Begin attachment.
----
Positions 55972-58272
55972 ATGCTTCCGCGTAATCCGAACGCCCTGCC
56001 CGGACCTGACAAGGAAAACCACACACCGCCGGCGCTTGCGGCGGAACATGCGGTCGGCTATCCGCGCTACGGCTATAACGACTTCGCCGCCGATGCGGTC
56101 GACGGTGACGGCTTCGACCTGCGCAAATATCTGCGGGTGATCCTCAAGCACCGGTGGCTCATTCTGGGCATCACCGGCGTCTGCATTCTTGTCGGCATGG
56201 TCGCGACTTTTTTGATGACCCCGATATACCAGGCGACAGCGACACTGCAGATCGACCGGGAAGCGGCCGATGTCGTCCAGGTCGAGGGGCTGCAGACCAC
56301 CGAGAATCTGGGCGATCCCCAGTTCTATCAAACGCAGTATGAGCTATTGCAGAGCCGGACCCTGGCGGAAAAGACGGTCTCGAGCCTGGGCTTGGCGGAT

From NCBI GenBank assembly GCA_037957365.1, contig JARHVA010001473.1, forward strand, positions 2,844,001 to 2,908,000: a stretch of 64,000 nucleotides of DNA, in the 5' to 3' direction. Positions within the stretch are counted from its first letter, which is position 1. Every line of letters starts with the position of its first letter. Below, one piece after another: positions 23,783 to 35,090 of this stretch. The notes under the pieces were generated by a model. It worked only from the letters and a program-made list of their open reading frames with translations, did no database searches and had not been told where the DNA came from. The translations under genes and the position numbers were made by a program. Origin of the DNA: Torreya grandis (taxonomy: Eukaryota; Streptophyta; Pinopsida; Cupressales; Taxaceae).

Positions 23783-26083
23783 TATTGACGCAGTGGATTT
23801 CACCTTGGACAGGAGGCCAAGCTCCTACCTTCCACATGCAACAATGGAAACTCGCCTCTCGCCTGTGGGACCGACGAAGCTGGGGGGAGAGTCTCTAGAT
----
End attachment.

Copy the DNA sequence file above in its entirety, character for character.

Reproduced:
Positions 55972-58272
55972 ATGCTTCCGCGTAATCCGAACGCCCTGCC
56001 CGGACCTGACAAGGAAAACCACACACCGCCGGCGCTTGCGGCGGAACATGCGGTCGGCTATCCGCGCTACGGCTATAACGACTTCGCCGCCGATGCGGTC
56101 GACGGTGACGGCTTCGACCTGCGCAAATATCTGCGGGTGATCCTCAAGCACCGGTGGCTCATTCTGGGCATCACCGGCGTCTGCATTCTTGTCGGCATGG
56201 TCGCGACTTTTTTGATGACCCCGATATACCAGGCGACAGCGACACTGCAGATCGACCGGGAAGCGGCCGATGTCGTCCAGGTCGAGGGGCTGCAGACCAC
56301 CGAGAATCTGGGCGATCCCCAGTTCTATCAAACGCAGTATGAGCTATTGCAGAGCCGGACCCTGGCGGAAAAGACGGTCTCGAGCCTGGGCTTGGCGGAT

From NCBI GenBank assembly GCA_037957365.1, contig JARHVA010001473.1, forward strand, positions 2,844,001 to 2,908,000: a stretch of 64,000 nucleotides of DNA, in the 5' to 3' direction. Positions within the stretch are counted from its first letter, which is position 1. Every line of letters starts with the position of its first letter. Below, one piece after another: positions 23,783 to 35,090 of this stretch. The notes under the pieces were generated by a model. It worked only from the letters and a program-made list of their open reading frames with translations, did no database searches and had not been told where the DNA came from. The translations under genes and the position numbers were made by a program. Origin of the DNA: Torreya grandis (taxonomy: Eukaryota; Streptophyta; Pinopsida; Cupressales; Taxaceae).

Positions 23783-26083
23783 TATTGACGCAGTGGATTT
23801 CACCTTGGACAGGAGGCCAAGCTCCTACCTTCCACATGCAACAATGGAAACTCGCCTCTCGCCTGTGGGACCGACGAAGCTGGGGGGAGAGTCTCTAGAT